Growing up, Gregory Rogers wanted to become an architect. Now in his second year at Western, he has in many ways become one; an architect of music. Taking the beat from one song, vocal overlays from another three, and instrumental pieces from others, Gregory deconstructs songs and reconstructs new ones with different meaning and different messages.
In FIMS we often discuss ideas of culture jamming and repurposing content. Long before coming to Western and enrolling in FIMS, Gregory discovered mash-ups on YouTube and found a genre of music that truly intrigued him. As he began listening he also began creating, and after a labour of three years, in the summer of 2012 Gregory released his first album (listen here).
After listening to Various Artists, I met with Gregory to learn more about his experience and to share his story with the FIMS community. As someone who meticulously and artistically combines his technical skills with his musical talent, Gregory is a FIMS student who truly culture jams and I’d say, does it quite well.
by Molly McCracken
Name: Gregory Rogers, Chalk and Charcoal
Program: Media, Information, and Technoculture, Year 2
Future Aspiration: Be involved in the the media/business side of small research based businesses that produce high technology
Tell us about your project:
A: I’m a mash-up production artist, basically i make mash-ups – there’s video mash-ups you see on youtube or there’s more of these audio mash-ups and that’s what I produce. It’s basically taking samples of songs and juxtaposing them together, sometimes one on one or sometimes a large chunk of them, and hopefully producing something that is artistically different than the original.
Q: What inspired you to start producing mash-ups?
A: I stumbled upon a video on YouTube when I was probably fourteen. So quite a few years ago. It was a mashup between Beethoven’s Fifth Symphony and Golddigger by Kanye West, it is still to this day one of my favourites. I had never heard of the concept before and I just saw the video and thought it was fantastic. I just started seeking out more and more of them and started becoming more familiar with “mash-up artists.” The main influences were GirlTalk, Kids and Explosions, and the White Panda, and others over the period of a few years.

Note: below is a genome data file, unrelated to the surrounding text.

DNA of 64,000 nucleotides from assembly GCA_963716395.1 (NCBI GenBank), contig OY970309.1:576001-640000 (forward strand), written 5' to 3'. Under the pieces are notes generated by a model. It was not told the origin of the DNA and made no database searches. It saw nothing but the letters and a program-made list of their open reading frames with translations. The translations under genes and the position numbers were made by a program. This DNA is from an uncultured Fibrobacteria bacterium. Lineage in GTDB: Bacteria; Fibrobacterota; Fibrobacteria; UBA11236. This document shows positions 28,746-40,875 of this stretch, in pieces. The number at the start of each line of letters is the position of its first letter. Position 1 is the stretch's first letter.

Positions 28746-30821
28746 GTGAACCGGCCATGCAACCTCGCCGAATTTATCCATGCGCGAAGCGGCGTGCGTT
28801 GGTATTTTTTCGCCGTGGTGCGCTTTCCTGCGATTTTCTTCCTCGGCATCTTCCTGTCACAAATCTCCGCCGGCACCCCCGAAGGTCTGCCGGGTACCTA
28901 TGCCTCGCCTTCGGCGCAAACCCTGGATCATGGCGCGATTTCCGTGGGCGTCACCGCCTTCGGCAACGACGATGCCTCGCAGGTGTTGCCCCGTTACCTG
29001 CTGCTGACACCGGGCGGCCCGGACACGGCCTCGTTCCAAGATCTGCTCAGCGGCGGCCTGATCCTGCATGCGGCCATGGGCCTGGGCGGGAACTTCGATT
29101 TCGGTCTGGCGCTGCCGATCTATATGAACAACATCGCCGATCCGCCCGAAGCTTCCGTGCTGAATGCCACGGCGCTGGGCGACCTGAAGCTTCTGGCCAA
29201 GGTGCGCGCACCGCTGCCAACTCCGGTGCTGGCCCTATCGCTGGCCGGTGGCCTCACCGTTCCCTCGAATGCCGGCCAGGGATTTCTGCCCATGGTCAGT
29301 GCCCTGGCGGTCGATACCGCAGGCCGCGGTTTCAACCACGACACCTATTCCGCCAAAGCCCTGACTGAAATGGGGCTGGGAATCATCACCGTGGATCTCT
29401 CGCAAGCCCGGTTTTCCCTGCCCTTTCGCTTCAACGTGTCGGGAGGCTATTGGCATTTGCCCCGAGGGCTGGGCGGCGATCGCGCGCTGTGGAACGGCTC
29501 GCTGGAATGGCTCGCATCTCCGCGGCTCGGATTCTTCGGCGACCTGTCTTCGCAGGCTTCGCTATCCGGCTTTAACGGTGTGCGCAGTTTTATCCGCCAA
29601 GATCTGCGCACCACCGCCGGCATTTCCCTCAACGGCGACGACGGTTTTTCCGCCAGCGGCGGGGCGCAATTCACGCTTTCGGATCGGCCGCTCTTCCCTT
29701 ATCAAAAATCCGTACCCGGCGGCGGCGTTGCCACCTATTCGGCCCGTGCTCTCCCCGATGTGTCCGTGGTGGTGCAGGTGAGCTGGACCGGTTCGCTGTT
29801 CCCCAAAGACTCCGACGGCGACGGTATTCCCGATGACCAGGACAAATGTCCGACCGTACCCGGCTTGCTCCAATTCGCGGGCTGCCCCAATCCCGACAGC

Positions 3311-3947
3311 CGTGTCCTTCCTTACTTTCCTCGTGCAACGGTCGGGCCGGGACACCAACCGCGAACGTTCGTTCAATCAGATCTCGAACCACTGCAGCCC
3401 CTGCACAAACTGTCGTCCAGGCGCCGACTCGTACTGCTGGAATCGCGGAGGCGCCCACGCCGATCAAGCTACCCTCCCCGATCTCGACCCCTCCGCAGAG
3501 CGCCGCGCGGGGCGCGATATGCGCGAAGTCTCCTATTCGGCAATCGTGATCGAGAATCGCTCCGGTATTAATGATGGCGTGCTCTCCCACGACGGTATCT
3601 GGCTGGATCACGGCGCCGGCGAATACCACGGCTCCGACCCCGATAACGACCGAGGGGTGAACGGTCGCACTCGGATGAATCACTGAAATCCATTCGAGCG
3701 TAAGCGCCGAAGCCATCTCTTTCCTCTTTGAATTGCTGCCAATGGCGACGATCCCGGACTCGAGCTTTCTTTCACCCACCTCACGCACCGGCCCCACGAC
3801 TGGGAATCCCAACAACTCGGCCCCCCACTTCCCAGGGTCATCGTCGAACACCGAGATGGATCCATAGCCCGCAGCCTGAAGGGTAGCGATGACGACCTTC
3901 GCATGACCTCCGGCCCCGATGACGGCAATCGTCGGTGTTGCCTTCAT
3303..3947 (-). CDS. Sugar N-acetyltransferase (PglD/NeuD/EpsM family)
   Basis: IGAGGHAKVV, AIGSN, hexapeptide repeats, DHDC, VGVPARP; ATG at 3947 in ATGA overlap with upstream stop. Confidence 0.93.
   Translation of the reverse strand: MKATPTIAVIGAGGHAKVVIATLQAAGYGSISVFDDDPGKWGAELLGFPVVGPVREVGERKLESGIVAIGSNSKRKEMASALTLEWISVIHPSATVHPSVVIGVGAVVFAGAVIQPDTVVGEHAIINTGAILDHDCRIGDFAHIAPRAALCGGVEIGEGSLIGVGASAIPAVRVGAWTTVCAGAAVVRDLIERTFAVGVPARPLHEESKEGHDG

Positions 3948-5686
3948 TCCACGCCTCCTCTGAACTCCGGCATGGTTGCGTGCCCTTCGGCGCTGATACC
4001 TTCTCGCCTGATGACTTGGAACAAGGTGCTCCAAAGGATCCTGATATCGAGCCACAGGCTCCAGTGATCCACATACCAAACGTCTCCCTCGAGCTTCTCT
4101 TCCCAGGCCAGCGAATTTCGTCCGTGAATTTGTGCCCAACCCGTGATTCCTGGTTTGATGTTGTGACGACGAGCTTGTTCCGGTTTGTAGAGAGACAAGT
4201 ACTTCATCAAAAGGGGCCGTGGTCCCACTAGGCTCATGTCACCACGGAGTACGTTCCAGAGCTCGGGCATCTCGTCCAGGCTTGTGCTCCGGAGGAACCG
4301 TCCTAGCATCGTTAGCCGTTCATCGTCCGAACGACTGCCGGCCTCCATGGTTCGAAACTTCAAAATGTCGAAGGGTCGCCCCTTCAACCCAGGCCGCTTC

Because I’m kind of a computer nerd, I’ve built my own computers and have played around with a lot of tech, it’s a field that focuses on applying a lot of computer science concepts to music — and then I have a musical background as well — I play piano and guitar and I used to sing in high school,
So it’s this nice bridge of the two where I am able to take some of my technical abilities and some of my musical abilities and combine them.
Over the period of several years I did several attempts at it, tried different software, all these different music editing programs and had a lot of failures. It’s a very complicated method in order to do this stuff, when you listen to one of the tracks off my album it’s hard to appreciate more than just the juxtaposition of elements, “this song and this song”, and “that’s really cool that those work”, there’s a lot of technical work that goes into it. I have to turn off the vocals in one track or the instrumentals, I have to also sync them up to a metronome so they all line up on the beat and all of that goes completely unseen and it’s what you spend the most amount of time when you’re producing these songs. It took several years and several attempts to get to the point where I could produce these tracks and then around November of last year I had a little bit of a Eureka moment. I was playing around with songs and I had thought about putting Justice with Lil Wayne, and I got them synched up, and it was something that I would enjoy and listen to. Then I set a goal to produce an album this summer and that’s where we are. So it’s a relatively new thing in my life.